The “tipping point” phrase was later popularized by Malcolm Gladwell’s bestselling book The Tipping Point: How Little Things Can Make a Big Difference (Gladwell 2000). It used “tipping point” to represent the point in time when a new idea “takes off,” spreading rapidly through a society. Though Grozdins, Wolf, Schelling, and Gladwell did not use systems jargon such as “feedback loops,” their use of “tipping point” reflected the amplifying effects of feedback loops and the power of feedback loops to engender change.

      We use “tipping point” to mean a “lever” that can tip an eco-social system from one set of mutually reinforcing processes, called a “system domain,” to a different domain. The “tip” sets the system on a completely new course of change. EcoTipping Points are levers that set an eco-social system on a positive course of change. They are catalytic, turning the system from decline to a course of restoration and sustainability (Marten 2005, 2007, 2008; Marten et al. 2005).

      In both cases, the term seems to encompass both dynamic (positive feedback to multiple equilibria) and static (nonlinear threshold) versions of the story.

  1. One example could be a simple ice sheet model (weertman 1964?). If you perturb surface the mass balance by shifting the equilibrium line a little upwards, then the ice sheet will respond to the decreased mass balance by shrinking. As the ice sheet gets thinner, then it will also be exposed to a smaller area of accumulation. This is the height-mass balance feedback. Eventually if you push the equilibrium line too far, then you will put the whole ice sheet in the ablation zone. This can trigger a run away decay and the ice sheet won’t grow back if you reset the equilibrium line.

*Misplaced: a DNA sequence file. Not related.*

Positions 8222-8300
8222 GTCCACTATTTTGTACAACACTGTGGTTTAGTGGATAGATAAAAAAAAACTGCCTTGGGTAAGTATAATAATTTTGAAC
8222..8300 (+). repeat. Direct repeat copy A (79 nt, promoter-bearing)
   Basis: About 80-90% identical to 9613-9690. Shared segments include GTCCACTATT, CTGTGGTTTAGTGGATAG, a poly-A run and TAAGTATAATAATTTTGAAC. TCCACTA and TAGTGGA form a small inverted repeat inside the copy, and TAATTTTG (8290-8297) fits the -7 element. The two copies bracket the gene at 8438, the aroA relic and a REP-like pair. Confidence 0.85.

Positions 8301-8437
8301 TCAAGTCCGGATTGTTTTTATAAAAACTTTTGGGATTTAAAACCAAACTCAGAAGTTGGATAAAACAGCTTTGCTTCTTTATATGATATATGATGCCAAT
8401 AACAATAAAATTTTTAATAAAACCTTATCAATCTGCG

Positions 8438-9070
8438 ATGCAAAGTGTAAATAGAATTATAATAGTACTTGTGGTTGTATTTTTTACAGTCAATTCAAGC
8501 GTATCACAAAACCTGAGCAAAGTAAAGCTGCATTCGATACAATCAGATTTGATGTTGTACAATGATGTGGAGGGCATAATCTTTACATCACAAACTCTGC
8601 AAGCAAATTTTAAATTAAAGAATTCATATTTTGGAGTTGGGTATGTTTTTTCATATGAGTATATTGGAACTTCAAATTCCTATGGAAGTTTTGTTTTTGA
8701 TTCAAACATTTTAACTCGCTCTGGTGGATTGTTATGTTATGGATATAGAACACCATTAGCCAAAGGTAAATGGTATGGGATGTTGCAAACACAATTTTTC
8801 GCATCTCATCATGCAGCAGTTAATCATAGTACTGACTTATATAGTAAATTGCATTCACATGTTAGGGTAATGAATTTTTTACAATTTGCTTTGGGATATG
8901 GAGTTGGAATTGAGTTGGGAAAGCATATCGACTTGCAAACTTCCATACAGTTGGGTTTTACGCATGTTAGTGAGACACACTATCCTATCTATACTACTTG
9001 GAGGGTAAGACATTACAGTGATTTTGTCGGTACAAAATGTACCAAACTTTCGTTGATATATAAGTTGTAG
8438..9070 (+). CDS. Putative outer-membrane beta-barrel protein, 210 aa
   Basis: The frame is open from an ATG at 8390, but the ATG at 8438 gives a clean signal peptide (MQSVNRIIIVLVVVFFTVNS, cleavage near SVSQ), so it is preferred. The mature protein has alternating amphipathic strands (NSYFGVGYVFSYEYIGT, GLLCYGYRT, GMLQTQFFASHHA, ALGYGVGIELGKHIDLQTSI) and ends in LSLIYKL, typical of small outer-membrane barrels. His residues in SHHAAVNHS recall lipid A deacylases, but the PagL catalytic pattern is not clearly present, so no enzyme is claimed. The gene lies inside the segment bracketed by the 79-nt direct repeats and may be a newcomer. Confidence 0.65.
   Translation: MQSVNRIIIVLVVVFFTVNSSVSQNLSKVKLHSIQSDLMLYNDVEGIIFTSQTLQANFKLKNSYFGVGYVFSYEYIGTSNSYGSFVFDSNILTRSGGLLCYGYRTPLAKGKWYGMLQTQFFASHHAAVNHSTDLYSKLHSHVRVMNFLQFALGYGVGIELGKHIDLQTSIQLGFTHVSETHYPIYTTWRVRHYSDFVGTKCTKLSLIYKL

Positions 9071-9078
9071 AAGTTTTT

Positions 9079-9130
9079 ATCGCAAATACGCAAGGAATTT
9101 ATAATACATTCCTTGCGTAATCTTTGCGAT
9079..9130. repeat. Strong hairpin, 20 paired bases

In reality there are some stabilizing mechanisms. E.g. there are mountains that can act as seeds for regrowth and the desert effect decreases as the ice sheet gets smaller.

    1. Cool. It looks like there’s a neat recent look at that in Nature Geoscience, with a nice phase plot showing stable and unstable points. I’ll have to check it out.

  2. As I recall from Gladwell’s book, there were examples that had a lot to do with buzz and perceptions of coolness about certain products — weren’t Hush Puppy shoes mention? Talk about unexpected. Recently stumbled across a field called Belief Propagation, which has largely relied on Bayesian networks. Lots of work on repeatable, converging solutions in a linear domain, but some acknowledgement of “loopy” trees and instability. May be worth a look.

  3. Also see paper by Elena Bennett, Graeme Cumming and I – . It was part of a special feature on resilience indicators

    Bennett, E.M., Cumming, G.S. & Peterson, G.D. (2005) A Systems Model Approach to Determining Resilience Surrogates for Case Studies. Ecosystems, 8, 945-957.

    Most models of resilience have a tipping points part to them. A classic model is:

    Ludwig, D., Jones, D.D. & Holling, C.S. (1978) Qualitative Analysis of Insect Outbreak Systems: The Spruce Budworm and Forest. The Journal of Animal Ecology, 47, 315-332.

    A very simple model of a forest/fire tipping point is in an appendix in:

    Peterson, G. D. 2002. Estimating resilience across landscapes. Conservation Ecology 6(1): 17. [online] URL: http://www.consecol.org/vol6/iss1/art17/